Boys vs Girls – who to write for?

Boys or girls?

I’ve been doing quite a bit of reading lately on differences between books for girls and books for boys and what appeals to different children. From what I’ve read so far, my kids are definitely strange.

In general, boys like books that have more action and adventure in them. My kids, both boys, enjoy books that are calmer and don’t necessarily have action and adventure. They do, however, like fantasy and detective type books, oh and anything that is gross.

Thinking about this research, I’ve started to wonder if I need to change the main character in some of my stories from a boy to a girl, and then have girls in mind while writing the stories.

It’s been fun playing with a couple of scenes to see how they would translate if the main character was a girl. The main reason I’m doing this is simple – whenever I tried to add in some action, the story sounds forced and doesn’t flow as well. There are also some extra elements that can be added that boys don’t necessarily notice, that when I tried to comment on them with a male character they didn’t work so well so I deleted those lines.

I’m still not completely sure whether or not the main character will change to a girl, but it’s been fun playing around with it. I’m hoping that my boys will still enjoy the stories, after all, they are my best critique partners.

Would it be strange dedicating a book about a girl to two boys?

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  1. It’s a tricky question isn’t it? One can only ever really speak in generalisations as your sons’ reading preferences attest.

  2. I think you have to write the character that is in your heart, and the story that’s in your heart. There are all sorts of boy readers and girl readers. Plenty of boys like “quieter” books and lots of girls love adventure stories. Anything you force or superimpose on the story won’t be as effective; it’s like deciding to put a football scene in your book because football stories are really big this year. If you write YOUR book, the rest will fall into place.

  3. That is a great idea, switching the gender of the characters. Even if it’s just to test it out or see if anything changes or maybe even just finding a new way to see a character. My goal for the summer is to read some “girl” books with my son. I tend to think he won’t find them interesting — at least the really “princessy” ones. But, you know, he’s never read a princess book so I don’t know why I decided that for him 🙂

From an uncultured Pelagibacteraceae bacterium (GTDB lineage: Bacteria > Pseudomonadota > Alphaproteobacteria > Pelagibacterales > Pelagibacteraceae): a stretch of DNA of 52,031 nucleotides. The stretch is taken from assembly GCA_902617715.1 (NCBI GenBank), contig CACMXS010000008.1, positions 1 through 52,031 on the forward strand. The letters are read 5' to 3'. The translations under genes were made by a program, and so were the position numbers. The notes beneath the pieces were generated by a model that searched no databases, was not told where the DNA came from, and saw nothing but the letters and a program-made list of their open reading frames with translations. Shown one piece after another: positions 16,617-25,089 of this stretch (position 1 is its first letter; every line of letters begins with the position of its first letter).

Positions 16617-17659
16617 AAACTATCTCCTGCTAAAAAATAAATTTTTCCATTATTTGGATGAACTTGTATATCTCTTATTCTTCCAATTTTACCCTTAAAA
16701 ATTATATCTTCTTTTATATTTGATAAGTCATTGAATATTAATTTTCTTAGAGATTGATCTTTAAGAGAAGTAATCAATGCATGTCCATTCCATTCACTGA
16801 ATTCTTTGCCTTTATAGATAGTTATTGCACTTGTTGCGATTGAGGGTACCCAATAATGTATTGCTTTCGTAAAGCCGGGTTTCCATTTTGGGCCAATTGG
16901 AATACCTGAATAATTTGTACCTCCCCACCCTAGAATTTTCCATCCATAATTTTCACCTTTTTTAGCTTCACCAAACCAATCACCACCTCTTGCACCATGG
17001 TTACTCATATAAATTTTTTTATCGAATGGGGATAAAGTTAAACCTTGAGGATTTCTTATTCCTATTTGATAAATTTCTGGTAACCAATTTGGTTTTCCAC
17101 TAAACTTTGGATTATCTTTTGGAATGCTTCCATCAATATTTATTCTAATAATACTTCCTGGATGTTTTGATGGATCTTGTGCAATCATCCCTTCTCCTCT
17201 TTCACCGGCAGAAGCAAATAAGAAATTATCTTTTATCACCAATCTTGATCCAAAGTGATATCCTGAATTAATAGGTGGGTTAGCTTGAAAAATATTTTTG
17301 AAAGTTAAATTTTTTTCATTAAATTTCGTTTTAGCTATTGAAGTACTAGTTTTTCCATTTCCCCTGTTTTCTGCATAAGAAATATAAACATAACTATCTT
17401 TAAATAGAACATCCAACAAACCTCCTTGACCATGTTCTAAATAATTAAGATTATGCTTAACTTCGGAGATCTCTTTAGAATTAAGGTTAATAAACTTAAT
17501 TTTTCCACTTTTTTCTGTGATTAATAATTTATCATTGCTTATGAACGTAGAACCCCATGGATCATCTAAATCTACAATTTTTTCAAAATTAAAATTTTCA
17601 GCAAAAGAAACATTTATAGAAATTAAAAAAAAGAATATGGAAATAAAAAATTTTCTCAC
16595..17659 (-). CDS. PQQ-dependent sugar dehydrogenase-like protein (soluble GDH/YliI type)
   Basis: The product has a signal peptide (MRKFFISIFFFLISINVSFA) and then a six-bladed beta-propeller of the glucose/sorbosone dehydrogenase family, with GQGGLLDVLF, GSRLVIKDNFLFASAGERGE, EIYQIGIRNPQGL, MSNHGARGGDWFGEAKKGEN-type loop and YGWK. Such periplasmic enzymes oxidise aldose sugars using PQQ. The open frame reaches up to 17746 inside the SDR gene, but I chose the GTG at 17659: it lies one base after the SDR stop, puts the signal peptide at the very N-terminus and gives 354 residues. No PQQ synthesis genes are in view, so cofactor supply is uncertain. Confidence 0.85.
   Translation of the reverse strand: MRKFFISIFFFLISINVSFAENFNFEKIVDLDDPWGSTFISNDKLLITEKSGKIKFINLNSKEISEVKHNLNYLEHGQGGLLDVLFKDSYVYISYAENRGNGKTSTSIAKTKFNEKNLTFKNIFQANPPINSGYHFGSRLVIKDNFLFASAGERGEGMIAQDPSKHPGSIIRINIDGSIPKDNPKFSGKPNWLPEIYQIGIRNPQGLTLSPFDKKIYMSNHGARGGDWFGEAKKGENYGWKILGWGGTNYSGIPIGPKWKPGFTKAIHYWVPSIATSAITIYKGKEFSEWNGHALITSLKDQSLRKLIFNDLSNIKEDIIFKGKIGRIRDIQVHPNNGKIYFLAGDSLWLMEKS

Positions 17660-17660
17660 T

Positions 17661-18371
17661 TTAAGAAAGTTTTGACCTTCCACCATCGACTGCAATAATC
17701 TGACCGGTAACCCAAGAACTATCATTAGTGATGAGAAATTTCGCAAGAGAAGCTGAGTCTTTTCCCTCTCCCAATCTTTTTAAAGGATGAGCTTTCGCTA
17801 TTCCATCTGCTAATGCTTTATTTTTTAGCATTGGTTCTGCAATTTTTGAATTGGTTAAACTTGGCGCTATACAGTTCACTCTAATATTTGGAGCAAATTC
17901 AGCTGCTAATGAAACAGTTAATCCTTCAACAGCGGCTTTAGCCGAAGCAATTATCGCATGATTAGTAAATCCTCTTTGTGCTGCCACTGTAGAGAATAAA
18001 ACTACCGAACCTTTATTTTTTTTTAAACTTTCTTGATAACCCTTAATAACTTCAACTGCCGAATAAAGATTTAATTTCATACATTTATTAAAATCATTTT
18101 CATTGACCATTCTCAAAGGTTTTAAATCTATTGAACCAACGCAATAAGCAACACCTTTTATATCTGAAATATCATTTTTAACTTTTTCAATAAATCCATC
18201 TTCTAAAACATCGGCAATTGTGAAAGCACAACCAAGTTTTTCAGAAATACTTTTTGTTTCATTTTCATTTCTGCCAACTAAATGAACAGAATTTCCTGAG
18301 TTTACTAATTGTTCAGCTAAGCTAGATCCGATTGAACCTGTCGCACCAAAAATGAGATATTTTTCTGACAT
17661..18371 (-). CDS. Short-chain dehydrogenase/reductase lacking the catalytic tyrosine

4. Hi Melissa
    An excellent questions. When I first started researching writing for middle grade what I found was that agents and publishers were often asking for Male protagonists.
    I took this on board, however, I felt the character in my first book had to be a girl so I chose to ignore the advice. I was concerned that boys would therefore not consider reading my book, however, what I have found is that boys and girls have both enjoyed it. I suspect it is because it is sci fi and I am quite the nerd in it.
    My next project before I publish the last book in my trilogy is actually a little boy detective in sort of tween crime scene investigation style. I started writing it with a female protagonist named Frankie, then I remembered what I had researched initially and I decided to switch to a male.
    We will see how that one is received.
    Thanks so much for joining us on the Kid Lit Blog Hop and great to see another Aussie on board.
    Cheers Julie Grasso

  5. Oh, I’ve just been thinking about this question myself and I almost wrote up one of my Kid Lit Questions of the Day about this very issue. I agree with what others above have said. Write who you see. In my most humble opinion, gender does matter and it is rare for a book to appeal across both genders equally I would think. Great question!

    Thanks for linking in the Kid Lit Blog Hop! 🙂

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